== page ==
As I spend my days driving my two children from Fayetteville-Manlius High School to the Montessori School of Syracuse, CNY Gym Centre to Sports Center 481, voice lessons to saxophone lessons—the same 20-odd miles of road over and over—I ask myself: “Is this our life?”
What will my kids remember of their childhood? Will it be the meaningful discussions we had while driving to and fro? Or will it be my constant refrain: “Will you get moving into the car or we are going to be late!”
I was sucked into the vortex of scheduled activities and competitive craziness when my first child, Amanda, was born with Down syndrome. Before long, we’d leaped into a pool of therapies, early intervention programs and support groups.
I joined play programs and Mommy and Me music classes—and I started comparing my child to others. Deficits were glaring. Is little Johnny actually shaking his rattle to the beat of the music while my child is still just banging on the drum willy-nilly? Did little Marshal actually use a proper pincer grasp on those Cheerios?
I started asking if I was helping my daughter reach her potential. I saw others looking for additional professional support and wondered if I should do the same.
It took me years to realize Amanda’s progress did not hinge on joining every possible program, that she reached her milestones when she was ready, and not because of one more class or therapy session. When we started eliminating unnecessary programs, the pressure slowly released.
Amanda now chooses her own activities. She is still learning new skills: doing the backstroke the length of the pool; walking independently across a balance beam; learning to sing. These are pursuits that make her happy.
When Amanda was 4 ½, her brother, Jason, was born. His early years were, dare I say, easy. I was amazed at how naturally he held a crayon with three fingers. He mastered the monkey bars by age 2. He spoke in complete sentences before he was 3. How astonishing was typical development!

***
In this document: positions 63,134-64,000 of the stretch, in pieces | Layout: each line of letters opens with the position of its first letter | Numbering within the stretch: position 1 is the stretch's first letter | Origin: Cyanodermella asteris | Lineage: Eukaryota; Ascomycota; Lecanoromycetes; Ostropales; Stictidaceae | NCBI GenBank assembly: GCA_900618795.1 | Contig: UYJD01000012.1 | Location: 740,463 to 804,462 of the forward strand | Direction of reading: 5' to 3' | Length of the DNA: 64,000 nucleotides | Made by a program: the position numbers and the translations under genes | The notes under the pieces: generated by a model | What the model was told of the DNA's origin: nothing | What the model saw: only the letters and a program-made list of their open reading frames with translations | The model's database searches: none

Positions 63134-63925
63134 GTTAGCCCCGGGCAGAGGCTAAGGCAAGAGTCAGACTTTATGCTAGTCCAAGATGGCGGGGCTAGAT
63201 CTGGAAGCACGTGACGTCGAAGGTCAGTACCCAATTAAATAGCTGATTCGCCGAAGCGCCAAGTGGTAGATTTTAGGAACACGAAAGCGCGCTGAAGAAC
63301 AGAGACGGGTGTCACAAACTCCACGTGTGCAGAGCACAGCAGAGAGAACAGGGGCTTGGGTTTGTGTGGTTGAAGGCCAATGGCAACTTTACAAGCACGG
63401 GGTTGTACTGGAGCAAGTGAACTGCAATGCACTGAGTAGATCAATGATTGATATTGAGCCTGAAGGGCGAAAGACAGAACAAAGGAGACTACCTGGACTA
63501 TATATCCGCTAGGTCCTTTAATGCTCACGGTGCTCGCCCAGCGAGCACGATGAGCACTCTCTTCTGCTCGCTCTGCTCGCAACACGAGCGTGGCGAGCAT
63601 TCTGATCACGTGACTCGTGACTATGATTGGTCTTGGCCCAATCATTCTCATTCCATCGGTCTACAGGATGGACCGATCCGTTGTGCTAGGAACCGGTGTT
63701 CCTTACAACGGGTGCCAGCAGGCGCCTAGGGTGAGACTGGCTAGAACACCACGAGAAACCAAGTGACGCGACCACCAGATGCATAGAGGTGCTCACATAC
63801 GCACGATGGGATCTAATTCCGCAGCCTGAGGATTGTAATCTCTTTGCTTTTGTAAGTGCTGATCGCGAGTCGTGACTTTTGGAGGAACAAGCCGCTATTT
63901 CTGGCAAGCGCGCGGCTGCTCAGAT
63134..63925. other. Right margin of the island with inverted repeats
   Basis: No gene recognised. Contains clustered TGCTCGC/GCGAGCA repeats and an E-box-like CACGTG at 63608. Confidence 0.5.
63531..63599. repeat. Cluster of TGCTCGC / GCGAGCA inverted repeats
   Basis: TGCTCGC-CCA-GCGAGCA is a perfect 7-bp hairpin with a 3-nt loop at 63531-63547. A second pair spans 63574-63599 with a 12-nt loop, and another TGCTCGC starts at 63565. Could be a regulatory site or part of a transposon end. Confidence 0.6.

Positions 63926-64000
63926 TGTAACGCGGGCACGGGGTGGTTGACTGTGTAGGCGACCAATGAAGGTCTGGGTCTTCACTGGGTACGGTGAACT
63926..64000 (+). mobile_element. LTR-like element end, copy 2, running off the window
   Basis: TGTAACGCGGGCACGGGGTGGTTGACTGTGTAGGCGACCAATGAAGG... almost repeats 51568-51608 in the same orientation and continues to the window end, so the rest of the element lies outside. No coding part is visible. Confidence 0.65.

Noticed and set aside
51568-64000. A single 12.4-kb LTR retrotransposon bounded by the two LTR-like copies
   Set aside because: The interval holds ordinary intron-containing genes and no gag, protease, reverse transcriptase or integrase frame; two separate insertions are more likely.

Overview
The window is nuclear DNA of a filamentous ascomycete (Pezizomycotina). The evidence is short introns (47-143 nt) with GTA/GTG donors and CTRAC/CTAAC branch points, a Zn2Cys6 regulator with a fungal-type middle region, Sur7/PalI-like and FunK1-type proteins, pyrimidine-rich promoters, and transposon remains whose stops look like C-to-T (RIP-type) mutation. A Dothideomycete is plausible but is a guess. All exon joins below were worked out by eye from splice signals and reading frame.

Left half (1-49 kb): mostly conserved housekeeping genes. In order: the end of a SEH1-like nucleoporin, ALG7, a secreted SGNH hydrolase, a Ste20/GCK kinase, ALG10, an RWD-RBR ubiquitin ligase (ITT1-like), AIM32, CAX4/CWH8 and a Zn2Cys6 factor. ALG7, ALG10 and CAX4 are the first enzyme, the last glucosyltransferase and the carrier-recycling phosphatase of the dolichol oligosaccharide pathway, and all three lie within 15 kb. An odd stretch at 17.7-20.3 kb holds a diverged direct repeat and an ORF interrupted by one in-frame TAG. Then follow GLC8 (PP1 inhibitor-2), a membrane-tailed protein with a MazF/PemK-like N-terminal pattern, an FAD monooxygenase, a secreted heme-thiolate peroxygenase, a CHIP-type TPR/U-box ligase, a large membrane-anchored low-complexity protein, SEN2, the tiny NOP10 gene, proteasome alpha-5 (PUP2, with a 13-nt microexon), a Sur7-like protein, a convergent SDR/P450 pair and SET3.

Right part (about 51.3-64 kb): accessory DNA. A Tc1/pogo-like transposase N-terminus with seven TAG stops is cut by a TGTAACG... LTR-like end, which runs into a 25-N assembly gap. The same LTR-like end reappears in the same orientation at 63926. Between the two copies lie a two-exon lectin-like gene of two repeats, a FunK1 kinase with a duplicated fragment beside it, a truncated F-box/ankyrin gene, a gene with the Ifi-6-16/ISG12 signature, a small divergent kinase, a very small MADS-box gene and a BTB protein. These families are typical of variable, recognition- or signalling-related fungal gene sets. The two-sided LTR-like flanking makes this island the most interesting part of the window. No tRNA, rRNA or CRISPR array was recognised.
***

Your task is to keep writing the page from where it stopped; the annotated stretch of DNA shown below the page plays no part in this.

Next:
And then the whirlwind began whispering my name. Before long there was Mommy and Me preschool, followed by recreational soccer and instrument lessons. All good, it seemed. All opportunities to observe other children.
I fell off the wagon.
Next thing I knew I was hearing about Henry, invited to the Johns Hopkins Center for Talented Youth. Or I’d open Facebook and seemingly every parent was posting their child’s perfect instrument or voice score at the New York State School Music Association. At soccer, I’d overhear discussions of conditioning training and skill sleep-away camp.
I thought I could resist. I would not go nuts with private music lessons. You would not see cones for soccer drills in my basement.
I remind myself that I can say “no.” No, my son is not going to join the YMCA conditioning class. If he really wants to get in shape, he can run around the block. I must be realistic about my son’s abilities and needs, and I have to set limits.
I learned this lesson with Amanda, right? We, as a family, need to relax. Spend time together. Maybe we should take a yoga class to help us find harmony and inner peace. I could sign us all up! Wait, what am I saying?